The graphic part way down this post about the world’s top golfers http://www.bbc.co.uk/sport/0/golf/28745314 looks at success in majors against age, a kind of tortoise v hare equivalent. The chances are that whether you’re looking at Tiger Woods, Rory McIlroy or any of the other players, the reason they’re on the graphic is because they all have a constant desire to improve their game, coupled with a willingness to work hard at doing that. It’s the two things combined that are essential and powerful.
Well, the bonanza summer of sport continues and the Commonwealth Games are in full swing in Glasgow. Approaching the half way point, Team Scotland have already surpassed their greatest ever medal tally. While sport in Scotland is undoubtedly thriving, it’s no coincidence that so many Scottish athletes are producing career best performances on their home turf. So what’s different about competing at home, and how are Scottish athletes using this to their advantage?
Today sees the starts of the British Open golf in favourable weather conditions, so far. The first day of cricket’s second test has started at Lords on a very green pitch which will favour the bowlers, and the first week and a half of the Tour de France has begun in some wet conditions that have contributed to a significant number of crashes amongst the riders.
For elite athletes the playing conditions are simply part of the challenge. They’re not constantly waiting for perfect conditions to perform in and complaining when they’re not. Instead, they’re looking for how the conditions can be exploited to help them more than the competition (wet roads may have favoured the more technically skilled cyclists but not necessarily the fastest) and when the conditions are not so good then their mindset is to see how well they can perform in those less than perfect conditions. They might well welcome unfavourable conditions as an opportunity to test their mindset, develop new skills and see how good they can be at responding to those conditions Even when the conditions are perfect this isn’t the signal to rest on their laurels but to go out, perform at their best and set new standards.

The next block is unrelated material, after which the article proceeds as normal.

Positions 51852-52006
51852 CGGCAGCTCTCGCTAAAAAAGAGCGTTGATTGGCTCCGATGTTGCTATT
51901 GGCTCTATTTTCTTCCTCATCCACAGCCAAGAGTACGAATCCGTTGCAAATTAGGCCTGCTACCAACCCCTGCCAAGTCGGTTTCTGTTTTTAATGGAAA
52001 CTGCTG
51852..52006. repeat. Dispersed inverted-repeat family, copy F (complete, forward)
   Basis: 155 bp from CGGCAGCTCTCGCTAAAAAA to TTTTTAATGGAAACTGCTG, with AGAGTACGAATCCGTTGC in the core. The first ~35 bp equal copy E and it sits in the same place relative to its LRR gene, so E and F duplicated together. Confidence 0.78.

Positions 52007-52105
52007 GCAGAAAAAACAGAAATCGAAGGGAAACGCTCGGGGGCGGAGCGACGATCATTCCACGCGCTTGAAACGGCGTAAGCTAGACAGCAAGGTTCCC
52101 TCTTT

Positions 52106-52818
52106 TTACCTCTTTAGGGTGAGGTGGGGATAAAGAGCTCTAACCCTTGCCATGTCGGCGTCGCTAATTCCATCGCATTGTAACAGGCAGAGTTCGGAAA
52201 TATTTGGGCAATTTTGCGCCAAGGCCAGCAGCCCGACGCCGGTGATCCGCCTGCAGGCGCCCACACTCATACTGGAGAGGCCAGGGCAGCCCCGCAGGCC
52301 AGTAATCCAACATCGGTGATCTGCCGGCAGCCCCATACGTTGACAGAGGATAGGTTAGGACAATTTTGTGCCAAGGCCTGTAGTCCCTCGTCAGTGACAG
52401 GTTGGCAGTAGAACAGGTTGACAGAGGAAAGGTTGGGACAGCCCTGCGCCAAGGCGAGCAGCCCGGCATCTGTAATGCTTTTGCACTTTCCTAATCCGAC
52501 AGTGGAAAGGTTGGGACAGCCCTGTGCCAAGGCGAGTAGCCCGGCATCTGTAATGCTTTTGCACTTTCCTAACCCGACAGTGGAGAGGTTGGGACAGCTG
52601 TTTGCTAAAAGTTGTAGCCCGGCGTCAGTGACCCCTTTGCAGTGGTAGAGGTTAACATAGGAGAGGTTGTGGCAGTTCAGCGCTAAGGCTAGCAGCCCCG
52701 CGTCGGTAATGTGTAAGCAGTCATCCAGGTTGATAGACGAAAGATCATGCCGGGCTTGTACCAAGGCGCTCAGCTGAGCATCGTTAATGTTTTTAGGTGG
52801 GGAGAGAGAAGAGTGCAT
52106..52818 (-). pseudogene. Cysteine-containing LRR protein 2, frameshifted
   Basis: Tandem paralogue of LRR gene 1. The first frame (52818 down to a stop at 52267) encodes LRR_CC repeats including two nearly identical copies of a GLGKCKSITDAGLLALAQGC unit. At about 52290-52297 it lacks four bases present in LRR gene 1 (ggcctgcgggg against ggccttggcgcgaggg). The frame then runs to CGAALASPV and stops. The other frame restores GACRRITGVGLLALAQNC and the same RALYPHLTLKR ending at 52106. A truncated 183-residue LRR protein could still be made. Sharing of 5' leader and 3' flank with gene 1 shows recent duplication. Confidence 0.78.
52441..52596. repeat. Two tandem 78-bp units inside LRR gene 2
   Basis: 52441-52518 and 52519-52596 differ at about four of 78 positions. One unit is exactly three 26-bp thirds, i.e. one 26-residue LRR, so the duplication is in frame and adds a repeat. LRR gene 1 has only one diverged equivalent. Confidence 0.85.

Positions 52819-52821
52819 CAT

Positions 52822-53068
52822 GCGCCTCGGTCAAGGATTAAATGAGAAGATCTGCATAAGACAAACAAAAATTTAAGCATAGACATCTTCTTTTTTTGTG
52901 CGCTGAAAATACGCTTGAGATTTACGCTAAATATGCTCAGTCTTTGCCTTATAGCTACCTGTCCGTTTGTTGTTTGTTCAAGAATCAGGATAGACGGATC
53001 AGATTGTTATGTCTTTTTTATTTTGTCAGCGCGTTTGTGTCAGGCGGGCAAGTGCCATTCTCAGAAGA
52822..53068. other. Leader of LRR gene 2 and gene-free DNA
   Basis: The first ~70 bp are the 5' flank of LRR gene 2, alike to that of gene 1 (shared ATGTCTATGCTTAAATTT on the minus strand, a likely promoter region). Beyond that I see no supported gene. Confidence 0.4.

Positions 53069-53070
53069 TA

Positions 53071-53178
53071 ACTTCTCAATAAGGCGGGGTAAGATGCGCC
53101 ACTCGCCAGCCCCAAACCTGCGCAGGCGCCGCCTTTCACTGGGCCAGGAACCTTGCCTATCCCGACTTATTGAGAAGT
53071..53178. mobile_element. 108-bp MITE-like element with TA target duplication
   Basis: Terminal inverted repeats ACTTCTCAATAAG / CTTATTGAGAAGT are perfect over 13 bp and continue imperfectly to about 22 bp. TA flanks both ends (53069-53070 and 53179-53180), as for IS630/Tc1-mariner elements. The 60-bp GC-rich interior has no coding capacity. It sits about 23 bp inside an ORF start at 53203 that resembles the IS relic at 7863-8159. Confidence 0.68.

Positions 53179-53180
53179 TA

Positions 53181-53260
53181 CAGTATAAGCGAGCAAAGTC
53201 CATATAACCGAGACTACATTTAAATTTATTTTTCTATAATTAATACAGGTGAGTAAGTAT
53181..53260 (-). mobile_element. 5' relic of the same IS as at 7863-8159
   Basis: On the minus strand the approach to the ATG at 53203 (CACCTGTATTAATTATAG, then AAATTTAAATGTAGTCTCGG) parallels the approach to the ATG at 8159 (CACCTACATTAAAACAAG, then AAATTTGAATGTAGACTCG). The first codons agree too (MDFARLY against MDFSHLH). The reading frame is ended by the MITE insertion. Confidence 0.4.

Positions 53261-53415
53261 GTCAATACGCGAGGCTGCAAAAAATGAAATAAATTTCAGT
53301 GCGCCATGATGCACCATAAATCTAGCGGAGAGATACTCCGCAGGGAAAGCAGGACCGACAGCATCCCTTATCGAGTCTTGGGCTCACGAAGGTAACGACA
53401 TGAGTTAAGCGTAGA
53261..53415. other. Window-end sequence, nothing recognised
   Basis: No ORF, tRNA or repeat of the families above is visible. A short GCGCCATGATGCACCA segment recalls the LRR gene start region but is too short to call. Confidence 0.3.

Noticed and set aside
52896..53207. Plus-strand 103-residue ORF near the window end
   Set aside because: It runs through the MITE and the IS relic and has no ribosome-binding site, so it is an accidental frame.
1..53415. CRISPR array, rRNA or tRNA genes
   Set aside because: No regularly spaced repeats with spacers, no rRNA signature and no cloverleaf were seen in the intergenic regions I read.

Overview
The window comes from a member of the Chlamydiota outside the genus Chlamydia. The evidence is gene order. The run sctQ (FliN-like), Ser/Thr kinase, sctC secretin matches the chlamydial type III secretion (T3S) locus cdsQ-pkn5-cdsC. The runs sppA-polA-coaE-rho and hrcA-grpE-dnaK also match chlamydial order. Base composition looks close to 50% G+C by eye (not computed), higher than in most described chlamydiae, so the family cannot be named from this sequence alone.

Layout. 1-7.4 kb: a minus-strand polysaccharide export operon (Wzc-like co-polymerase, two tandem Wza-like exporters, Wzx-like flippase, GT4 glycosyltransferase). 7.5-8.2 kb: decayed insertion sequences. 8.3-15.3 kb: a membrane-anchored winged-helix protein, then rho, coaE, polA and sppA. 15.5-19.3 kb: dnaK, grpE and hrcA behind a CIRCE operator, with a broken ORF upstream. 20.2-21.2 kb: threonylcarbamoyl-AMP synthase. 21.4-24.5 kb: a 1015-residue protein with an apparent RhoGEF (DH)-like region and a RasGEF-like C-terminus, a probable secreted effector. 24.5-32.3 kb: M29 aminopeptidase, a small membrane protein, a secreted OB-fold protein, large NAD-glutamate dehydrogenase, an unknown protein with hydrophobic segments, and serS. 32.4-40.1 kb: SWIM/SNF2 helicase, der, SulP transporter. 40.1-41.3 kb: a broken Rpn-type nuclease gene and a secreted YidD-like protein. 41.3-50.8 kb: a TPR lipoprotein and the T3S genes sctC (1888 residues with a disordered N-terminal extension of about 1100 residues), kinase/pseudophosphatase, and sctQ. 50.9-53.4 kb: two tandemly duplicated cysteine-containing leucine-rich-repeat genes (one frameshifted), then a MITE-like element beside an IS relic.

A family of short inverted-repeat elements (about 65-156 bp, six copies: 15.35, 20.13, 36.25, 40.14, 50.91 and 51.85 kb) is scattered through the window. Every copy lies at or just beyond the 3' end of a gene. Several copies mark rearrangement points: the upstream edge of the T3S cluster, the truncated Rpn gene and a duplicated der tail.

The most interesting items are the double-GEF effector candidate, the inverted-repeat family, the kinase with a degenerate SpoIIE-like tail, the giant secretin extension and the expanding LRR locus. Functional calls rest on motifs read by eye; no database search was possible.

Wimbledon is here and that must mean our traditional preoccupation, if not obsession, with the progress of British tennis players and in particular, one Andy Murray. Andy has started the tournament in pretty good form – and in the absence of any tight early round matches, much of the media spotlight has been on his choice of Amelie Mauresmo as his new coach. With an absence of female coaches at the highest level in sport, and in particular female coaches coaching male athletes, predictably the focus has been on the gender issue.
Writing this the day after England’s football defeat to Uruguay is partly about sharing some thoughts on human performance and partly therapy!
The emotional reaction to defeat is one of huge disappointment, and perhaps some anger. When talented performers fail to deliver their best possible performance there is some frustration too. Yet at the same time life does not stop and the competition goes on and so a more rational reaction, and at the same time a very human one, can serve to help move forward. What is needed in the face of setback is some resilience.